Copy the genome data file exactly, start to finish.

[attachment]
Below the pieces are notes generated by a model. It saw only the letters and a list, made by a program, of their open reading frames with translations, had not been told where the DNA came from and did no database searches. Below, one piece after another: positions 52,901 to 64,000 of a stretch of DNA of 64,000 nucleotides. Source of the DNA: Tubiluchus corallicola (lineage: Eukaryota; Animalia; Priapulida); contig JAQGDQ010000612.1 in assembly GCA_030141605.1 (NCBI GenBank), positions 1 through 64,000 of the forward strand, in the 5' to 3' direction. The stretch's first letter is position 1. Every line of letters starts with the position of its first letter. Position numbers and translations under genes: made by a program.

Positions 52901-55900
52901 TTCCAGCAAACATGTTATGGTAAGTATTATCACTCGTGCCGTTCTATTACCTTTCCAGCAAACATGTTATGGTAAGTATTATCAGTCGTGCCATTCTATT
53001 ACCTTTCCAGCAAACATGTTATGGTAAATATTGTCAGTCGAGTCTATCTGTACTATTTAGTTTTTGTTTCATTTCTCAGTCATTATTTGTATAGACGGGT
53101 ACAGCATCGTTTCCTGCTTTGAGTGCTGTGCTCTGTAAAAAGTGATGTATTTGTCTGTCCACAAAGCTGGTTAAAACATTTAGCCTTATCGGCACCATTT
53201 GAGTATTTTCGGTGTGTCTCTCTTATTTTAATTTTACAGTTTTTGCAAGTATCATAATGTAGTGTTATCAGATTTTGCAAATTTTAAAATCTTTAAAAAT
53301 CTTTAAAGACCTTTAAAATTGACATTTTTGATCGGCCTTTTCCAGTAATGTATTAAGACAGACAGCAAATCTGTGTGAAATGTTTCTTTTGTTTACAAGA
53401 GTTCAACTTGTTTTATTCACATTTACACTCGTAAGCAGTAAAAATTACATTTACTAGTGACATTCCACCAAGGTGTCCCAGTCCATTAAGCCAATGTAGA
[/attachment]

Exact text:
Below the pieces are notes generated by a model. It saw only the letters and a list, made by a program, of their open reading frames with translations, had not been told where the DNA came from and did no database searches. Below, one piece after another: positions 52,901 to 64,000 of a stretch of DNA of 64,000 nucleotides. Source of the DNA: Tubiluchus corallicola (lineage: Eukaryota; Animalia; Priapulida); contig JAQGDQ010000612.1 in assembly GCA_030141605.1 (NCBI GenBank), positions 1 through 64,000 of the forward strand, in the 5' to 3' direction. The stretch's first letter is position 1. Every line of letters starts with the position of its first letter. Position numbers and translations under genes: made by a program.

Positions 52901-55900
52901 TTCCAGCAAACATGTTATGGTAAGTATTATCACTCGTGCCGTTCTATTACCTTTCCAGCAAACATGTTATGGTAAGTATTATCAGTCGTGCCATTCTATT
53001 ACCTTTCCAGCAAACATGTTATGGTAAATATTGTCAGTCGAGTCTATCTGTACTATTTAGTTTTTGTTTCATTTCTCAGTCATTATTTGTATAGACGGGT
53101 ACAGCATCGTTTCCTGCTTTGAGTGCTGTGCTCTGTAAAAAGTGATGTATTTGTCTGTCCACAAAGCTGGTTAAAACATTTAGCCTTATCGGCACCATTT
53201 GAGTATTTTCGGTGTGTCTCTCTTATTTTAATTTTACAGTTTTTGCAAGTATCATAATGTAGTGTTATCAGATTTTGCAAATTTTAAAATCTTTAAAAAT
53301 CTTTAAAGACCTTTAAAATTGACATTTTTGATCGGCCTTTTCCAGTAATGTATTAAGACAGACAGCAAATCTGTGTGAAATGTTTCTTTTGTTTACAAGA
53401 GTTCAACTTGTTTTATTCACATTTACACTCGTAAGCAGTAAAAATTACATTTACTAGTGACATTCCACCAAGGTGTCCCAGTCCATTAAGCCAATGTAGA